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Many companies gauge the effectiveness of middle managers—and thus the effectiveness of middle managers’ training—based on turnover rates. However, in a soft labor market, turnover metrics may not be much help in determining managers’ effectiveness. Employee engagement surveys shed additional light on training effectiveness, as many employees may not physically leave the company but may check out mentally and emotionally. Tom Davenport, senior practitioner in the San Francisco office of Towers Watson, a global HR consulting firm, recommends that HR professionals survey employees to determine their engagement levels. Presumably, the more training managers receive, the higher their direct reports’ engagement levels should be. “Also, you want to measure managers on the financial performance of their units. It’s less about measuring the return on investment of one training program and more about how effectively, over time, my manager population is performing,” Davenport reflects.
Elkhart General Hospital’s HR professionals use employee engagement scores of middle managers and their direct reports, as well as financial metrics, to determine training effectiveness. A recent engagement survey indicated an improvement in managers’ engagement to 79 percent, a 15 percent increase over the results of a survey fielded before managers’ training, says Kurt Meyer, vice president of HR and support services. “Employee engagement improved, too,” he adds. In addition, the hospital’s revenue improved to $156,000 per employee in a year when managers anticipated that figure to be $148,000. The overall operating margin was up 2 percent over the previous year, and overall expenses have been cut $5 million in the last two years. “Having solid and productive managers is key,” he says.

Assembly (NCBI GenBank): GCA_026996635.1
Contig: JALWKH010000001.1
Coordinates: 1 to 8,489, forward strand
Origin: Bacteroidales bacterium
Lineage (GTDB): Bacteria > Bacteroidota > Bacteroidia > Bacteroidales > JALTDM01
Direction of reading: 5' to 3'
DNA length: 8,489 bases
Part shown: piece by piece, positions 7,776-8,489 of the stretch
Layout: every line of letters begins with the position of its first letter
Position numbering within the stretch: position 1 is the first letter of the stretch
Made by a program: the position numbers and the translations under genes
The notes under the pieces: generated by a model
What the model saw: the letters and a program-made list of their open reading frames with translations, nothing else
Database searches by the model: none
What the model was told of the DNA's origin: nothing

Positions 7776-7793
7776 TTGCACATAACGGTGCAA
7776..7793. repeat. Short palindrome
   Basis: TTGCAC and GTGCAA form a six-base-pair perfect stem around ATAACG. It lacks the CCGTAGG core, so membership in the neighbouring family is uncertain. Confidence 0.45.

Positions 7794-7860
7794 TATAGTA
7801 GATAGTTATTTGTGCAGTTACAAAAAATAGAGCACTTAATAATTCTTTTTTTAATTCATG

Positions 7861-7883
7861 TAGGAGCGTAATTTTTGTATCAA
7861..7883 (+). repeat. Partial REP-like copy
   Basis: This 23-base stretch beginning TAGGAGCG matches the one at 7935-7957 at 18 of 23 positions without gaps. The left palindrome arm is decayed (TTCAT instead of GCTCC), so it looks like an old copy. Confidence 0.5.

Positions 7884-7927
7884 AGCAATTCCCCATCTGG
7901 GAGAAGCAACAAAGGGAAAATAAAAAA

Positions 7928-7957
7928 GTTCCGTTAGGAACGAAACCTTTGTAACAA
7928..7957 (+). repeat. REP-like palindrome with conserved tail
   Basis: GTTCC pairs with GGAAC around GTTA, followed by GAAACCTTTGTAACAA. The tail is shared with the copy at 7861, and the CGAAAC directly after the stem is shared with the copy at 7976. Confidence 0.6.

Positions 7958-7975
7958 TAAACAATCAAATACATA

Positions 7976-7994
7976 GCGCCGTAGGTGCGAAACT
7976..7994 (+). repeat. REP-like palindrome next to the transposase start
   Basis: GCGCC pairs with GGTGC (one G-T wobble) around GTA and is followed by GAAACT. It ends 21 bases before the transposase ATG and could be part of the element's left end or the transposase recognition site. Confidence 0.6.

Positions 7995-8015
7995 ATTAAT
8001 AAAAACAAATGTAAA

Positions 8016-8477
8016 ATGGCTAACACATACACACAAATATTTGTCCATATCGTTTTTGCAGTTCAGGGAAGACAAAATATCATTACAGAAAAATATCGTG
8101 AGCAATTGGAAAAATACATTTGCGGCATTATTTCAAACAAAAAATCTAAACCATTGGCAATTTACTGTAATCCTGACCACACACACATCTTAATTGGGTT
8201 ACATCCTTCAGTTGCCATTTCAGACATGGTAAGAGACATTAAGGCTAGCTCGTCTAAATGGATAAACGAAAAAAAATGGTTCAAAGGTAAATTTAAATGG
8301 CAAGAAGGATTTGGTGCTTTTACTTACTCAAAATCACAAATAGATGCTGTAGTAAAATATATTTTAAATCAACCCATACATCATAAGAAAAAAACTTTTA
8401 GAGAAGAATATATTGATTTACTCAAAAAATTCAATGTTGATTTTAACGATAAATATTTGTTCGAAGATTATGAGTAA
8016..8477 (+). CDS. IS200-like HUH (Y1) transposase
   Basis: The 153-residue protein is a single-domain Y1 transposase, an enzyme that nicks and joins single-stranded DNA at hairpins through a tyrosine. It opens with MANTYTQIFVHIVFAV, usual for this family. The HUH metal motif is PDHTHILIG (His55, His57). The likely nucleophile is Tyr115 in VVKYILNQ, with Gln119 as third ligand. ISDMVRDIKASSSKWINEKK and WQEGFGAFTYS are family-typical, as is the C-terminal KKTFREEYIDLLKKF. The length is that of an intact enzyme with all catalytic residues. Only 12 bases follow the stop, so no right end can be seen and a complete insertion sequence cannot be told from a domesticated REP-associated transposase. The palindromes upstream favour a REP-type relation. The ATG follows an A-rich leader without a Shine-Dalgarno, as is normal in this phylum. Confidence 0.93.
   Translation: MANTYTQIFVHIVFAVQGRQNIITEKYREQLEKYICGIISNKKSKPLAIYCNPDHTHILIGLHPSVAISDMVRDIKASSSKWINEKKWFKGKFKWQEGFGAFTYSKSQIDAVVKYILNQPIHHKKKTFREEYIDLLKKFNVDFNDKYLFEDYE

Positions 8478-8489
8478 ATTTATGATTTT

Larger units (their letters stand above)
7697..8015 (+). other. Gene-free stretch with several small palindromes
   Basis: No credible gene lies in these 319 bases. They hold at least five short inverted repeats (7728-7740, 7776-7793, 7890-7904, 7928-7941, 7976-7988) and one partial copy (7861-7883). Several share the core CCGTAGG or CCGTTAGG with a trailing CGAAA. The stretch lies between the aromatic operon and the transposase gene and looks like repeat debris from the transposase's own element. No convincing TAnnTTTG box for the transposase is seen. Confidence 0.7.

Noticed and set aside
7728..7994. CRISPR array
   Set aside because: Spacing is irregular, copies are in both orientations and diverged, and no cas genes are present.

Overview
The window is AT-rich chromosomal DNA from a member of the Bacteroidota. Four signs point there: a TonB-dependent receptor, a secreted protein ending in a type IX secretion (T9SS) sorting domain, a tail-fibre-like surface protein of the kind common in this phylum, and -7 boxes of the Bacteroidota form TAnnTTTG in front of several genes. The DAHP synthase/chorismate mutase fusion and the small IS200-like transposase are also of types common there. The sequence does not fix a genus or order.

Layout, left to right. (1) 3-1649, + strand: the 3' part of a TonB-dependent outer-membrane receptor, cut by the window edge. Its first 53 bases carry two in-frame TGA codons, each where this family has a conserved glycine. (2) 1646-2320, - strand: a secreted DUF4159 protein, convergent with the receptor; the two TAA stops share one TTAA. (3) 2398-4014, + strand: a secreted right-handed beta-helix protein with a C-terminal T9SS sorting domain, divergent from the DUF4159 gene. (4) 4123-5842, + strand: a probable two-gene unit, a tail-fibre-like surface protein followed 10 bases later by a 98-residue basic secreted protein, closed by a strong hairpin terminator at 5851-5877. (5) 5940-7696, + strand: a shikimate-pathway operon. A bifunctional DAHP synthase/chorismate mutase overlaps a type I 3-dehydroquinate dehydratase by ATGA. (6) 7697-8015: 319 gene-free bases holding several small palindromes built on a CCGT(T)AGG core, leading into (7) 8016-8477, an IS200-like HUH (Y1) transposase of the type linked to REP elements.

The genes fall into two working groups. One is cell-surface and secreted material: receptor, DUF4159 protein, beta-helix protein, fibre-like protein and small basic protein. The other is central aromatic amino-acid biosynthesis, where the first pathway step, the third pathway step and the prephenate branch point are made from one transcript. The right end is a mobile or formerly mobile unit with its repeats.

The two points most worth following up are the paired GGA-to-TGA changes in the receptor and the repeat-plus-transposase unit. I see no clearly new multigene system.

The author is a freelance writer and former HR generalist and trainer in Wixom, Mich.
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